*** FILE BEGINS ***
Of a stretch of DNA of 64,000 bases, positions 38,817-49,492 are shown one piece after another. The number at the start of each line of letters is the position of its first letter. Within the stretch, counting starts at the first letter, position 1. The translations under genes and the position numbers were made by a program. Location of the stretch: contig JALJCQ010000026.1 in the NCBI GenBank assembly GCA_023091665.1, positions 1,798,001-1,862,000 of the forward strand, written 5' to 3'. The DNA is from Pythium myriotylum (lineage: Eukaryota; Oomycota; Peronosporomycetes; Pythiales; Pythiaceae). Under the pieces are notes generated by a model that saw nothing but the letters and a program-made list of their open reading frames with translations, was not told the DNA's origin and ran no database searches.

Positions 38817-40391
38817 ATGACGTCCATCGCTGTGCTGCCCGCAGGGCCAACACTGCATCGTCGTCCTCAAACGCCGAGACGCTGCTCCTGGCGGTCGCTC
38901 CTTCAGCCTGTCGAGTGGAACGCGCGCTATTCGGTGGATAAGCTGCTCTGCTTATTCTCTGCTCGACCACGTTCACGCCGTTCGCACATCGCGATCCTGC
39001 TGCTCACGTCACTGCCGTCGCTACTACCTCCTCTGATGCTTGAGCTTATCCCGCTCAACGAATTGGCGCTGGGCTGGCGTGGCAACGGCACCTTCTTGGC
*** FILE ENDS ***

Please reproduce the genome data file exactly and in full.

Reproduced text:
Of a stretch of DNA of 64,000 bases, positions 38,817-49,492 are shown one piece after another. The number at the start of each line of letters is the position of its first letter. Within the stretch, counting starts at the first letter, position 1. The translations under genes and the position numbers were made by a program. Location of the stretch: contig JALJCQ010000026.1 in the NCBI GenBank assembly GCA_023091665.1, positions 1,798,001-1,862,000 of the forward strand, written 5' to 3'. The DNA is from Pythium myriotylum (lineage: Eukaryota; Oomycota; Peronosporomycetes; Pythiales; Pythiaceae). Under the pieces are notes generated by a model that saw nothing but the letters and a program-made list of their open reading frames with translations, was not told the DNA's origin and ran no database searches.

Positions 38817-40391
38817 ATGACGTCCATCGCTGTGCTGCCCGCAGGGCCAACACTGCATCGTCGTCCTCAAACGCCGAGACGCTGCTCCTGGCGGTCGCTC
38901 CTTCAGCCTGTCGAGTGGAACGCGCGCTATTCGGTGGATAAGCTGCTCTGCTTATTCTCTGCTCGACCACGTTCACGCCGTTCGCACATCGCGATCCTGC
39001 TGCTCACGTCACTGCCGTCGCTACTACCTCCTCTGATGCTTGAGCTTATCCCGCTCAACGAATTGGCGCTGGGCTGGCGTGGCAACGGCACCTTCTTGGC